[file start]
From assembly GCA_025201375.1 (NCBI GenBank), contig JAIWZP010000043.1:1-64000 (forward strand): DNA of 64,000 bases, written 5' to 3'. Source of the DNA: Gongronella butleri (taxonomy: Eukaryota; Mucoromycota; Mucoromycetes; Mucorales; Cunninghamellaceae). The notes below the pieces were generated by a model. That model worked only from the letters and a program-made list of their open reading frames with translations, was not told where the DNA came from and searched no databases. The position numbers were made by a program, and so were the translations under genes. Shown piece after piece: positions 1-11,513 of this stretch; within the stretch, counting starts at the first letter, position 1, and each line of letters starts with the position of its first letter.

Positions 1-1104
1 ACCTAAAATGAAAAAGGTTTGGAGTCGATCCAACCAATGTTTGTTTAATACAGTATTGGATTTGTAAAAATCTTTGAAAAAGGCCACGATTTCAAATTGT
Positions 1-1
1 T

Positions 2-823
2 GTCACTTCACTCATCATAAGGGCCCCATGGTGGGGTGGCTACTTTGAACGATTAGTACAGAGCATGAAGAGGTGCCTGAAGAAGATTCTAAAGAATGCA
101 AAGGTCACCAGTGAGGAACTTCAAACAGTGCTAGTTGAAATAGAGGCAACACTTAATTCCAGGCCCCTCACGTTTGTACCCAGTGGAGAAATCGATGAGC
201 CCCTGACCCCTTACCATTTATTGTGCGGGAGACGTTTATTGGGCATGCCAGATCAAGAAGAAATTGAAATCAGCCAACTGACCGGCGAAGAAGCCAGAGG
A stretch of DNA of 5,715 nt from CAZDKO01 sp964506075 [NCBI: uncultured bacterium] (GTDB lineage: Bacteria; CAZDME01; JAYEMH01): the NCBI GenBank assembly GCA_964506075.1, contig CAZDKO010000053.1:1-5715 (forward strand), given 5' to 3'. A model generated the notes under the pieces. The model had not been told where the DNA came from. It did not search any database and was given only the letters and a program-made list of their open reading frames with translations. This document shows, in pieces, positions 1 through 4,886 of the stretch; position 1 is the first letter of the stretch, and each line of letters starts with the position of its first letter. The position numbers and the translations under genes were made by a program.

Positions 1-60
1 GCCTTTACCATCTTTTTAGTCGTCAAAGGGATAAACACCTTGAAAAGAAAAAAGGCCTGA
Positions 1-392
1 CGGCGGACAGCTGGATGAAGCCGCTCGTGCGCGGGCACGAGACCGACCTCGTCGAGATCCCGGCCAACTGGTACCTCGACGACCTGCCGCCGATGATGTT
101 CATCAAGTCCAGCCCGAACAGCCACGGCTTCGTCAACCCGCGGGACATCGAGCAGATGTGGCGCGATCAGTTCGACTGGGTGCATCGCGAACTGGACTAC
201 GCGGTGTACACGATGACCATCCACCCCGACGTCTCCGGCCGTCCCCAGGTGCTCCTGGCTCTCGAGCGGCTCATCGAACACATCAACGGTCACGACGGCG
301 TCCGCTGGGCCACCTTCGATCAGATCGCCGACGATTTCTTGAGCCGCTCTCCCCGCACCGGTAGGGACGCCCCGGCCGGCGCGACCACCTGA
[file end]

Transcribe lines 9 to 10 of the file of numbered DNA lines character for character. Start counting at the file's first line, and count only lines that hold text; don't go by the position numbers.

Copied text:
201 CCCTGACCCCTTACCATTTATTGTGCGGGAGACGTTTATTGGGCATGCCAGATCAAGAAGAAATTGAAATCAGCCAACTGACCGGCGAAGAAGCCAGAGG
A stretch of DNA of 5,715 nt from CAZDKO01 sp964506075 [NCBI: uncultured bacterium] (GTDB lineage: Bacteria; CAZDME01; JAYEMH01): the NCBI GenBank assembly GCA_964506075.1, contig CAZDKO010000053.1:1-5715 (forward strand), given 5' to 3'. A model generated the notes under the pieces. The model had not been told where the DNA came from. It did not search any database and was given only the letters and a program-made list of their open reading frames with translations. This document shows, in pieces, positions 1 through 4,886 of the stretch; position 1 is the first letter of the stretch, and each line of letters starts with the position of its first letter. The position numbers and the translations under genes were made by a program.